“Clients and businessmen coming to Uganda today will be looking for lawyers who act professionally and are competent," says Bart Katureebe.
PIC: Chief Justice Bart Katureebe (2nd-left) receives a painting of himself from members of the Makerere Law Society at their annual dinner in Kampala. Left is Apollo Makubuya, Buganda's third Prime Minister and a lecturer and Joseph Kyazze (right), a lecturer. (Credit: Eddie Ssejjoba)
The Chief Justice, Bart Katureebe, has warned lawyers against unethical conduct and unprofessionalism, saying the days of legal practitioners fixing deals and shortchanging clients are gone.
"The days of leaving university and thinking you will become a private lawyer and fix deals and shortchange clients are getting numbered," he said.
He was speaking at the Makerere University Law Society annual dinner in Kampala at the weekend.
Katureebe warned that the judiciary had toughened its grip on unethical conduct of lawyers, who he said cheat and defraud their clients.
He said many lawyers in private legal practice are facing the disciplinary committee of the law council and would not be allowed to do business.
"Clients and businessmen coming to Uganda today will be looking for lawyers who act professionally and are competent. But if you are a lawyer whose name is before the law council, you will not get them."
On his part, the Director of Public Prosecutions (DPP), Mike Chibita, advised young lawyers to always keep time, saying there was nothing annoying to judges than lawyers arriving late in court, which he said made many lose cases.
He also asked them to always be versatile and venture into new subjects in the criminal law, including cybercrime, which he said had become a major subject.
Others areas are terrorism and computer misuse.
Chibita also asked them to venture into leadership, saying society always looked forward to lawyers for their good leadership traits.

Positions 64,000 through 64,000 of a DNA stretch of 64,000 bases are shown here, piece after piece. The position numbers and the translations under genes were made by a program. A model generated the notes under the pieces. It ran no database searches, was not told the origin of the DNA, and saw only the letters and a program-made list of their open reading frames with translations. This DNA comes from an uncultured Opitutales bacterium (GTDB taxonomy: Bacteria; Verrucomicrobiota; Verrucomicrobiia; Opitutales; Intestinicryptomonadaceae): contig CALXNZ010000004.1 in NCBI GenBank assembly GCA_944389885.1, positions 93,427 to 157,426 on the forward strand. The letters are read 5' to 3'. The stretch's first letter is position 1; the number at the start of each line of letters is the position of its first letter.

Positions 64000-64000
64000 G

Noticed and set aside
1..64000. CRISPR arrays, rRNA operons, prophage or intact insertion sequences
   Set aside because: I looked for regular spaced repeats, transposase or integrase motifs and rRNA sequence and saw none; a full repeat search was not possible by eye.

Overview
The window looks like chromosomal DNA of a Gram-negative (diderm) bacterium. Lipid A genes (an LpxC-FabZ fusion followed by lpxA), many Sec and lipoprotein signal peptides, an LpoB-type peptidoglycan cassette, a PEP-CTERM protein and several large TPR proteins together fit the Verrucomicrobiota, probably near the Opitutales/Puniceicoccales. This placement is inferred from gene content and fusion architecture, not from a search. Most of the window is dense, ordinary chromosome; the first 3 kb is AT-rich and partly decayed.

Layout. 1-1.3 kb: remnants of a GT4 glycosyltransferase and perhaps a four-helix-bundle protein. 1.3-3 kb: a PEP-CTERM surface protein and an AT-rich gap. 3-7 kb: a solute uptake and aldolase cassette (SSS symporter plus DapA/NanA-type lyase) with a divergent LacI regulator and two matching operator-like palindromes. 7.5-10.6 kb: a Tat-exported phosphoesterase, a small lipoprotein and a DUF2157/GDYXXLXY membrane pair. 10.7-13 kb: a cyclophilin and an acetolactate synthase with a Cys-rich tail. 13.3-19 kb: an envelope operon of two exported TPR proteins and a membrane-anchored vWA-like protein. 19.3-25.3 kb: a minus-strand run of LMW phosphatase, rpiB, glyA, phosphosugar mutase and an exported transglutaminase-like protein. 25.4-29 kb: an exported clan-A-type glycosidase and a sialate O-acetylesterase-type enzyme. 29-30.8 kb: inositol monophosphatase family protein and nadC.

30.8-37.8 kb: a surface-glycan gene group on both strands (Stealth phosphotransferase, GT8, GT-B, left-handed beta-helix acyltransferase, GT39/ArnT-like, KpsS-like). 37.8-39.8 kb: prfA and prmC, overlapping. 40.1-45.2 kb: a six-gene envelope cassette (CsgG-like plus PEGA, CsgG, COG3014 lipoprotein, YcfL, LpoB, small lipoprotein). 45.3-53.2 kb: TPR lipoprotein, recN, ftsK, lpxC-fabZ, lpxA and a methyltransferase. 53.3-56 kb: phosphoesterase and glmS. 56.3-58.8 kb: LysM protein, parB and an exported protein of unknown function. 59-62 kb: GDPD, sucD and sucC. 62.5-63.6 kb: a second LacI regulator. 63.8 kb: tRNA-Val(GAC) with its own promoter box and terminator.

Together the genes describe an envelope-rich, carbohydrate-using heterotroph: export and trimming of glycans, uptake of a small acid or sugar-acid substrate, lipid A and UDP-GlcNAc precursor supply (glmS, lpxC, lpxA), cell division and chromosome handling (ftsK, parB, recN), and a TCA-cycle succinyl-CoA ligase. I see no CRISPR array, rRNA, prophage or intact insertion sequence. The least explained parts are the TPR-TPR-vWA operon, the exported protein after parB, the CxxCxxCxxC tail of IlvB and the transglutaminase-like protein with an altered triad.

Ferdinand Tumuhimbise, who received the highest CGPA among the first class honours in 50 years, receives an award from the Chief Justice
Meanwhile, the Chief Justice lashed out at some judges and magistrates that frustrate people seeking justice in courts of law.
"I have been getting complaints where people grumble about judges and magistrates for denying them justice and accusing lawyers they hire of having been bought.
"The problem is much bigger to members of society."
According to Katureebe, a recent research showed that 95% of people with justice needs in Uganda do not know where to go, which he said means there is a big market for lawyers.
There is still a big challenge "to make sure people access our services and ensure we don't interchange them".
He also warned students against forging academic papers, saying a judge recently was dismissed after being found to have entered university using someone's papers.
"We must think of re-instilling integrity and ethical behavior in our students and in ourselves. It is not all about money, money is good and we all want money, but I think you sleep easier when you have made money with integrity, with ethical conduct, with professionalism," Katureebe said.
At the event, outstanding students who received first-class degrees in the last 50 years, members of the Makerere Law Journal, lecturers and students were given accolades.
The function was attended by Justice Geoffrey Kiryabwire, the association patron, former president of Uganda Law Society Ruth Ssebatindira and Dr. Monica Chibita, among others.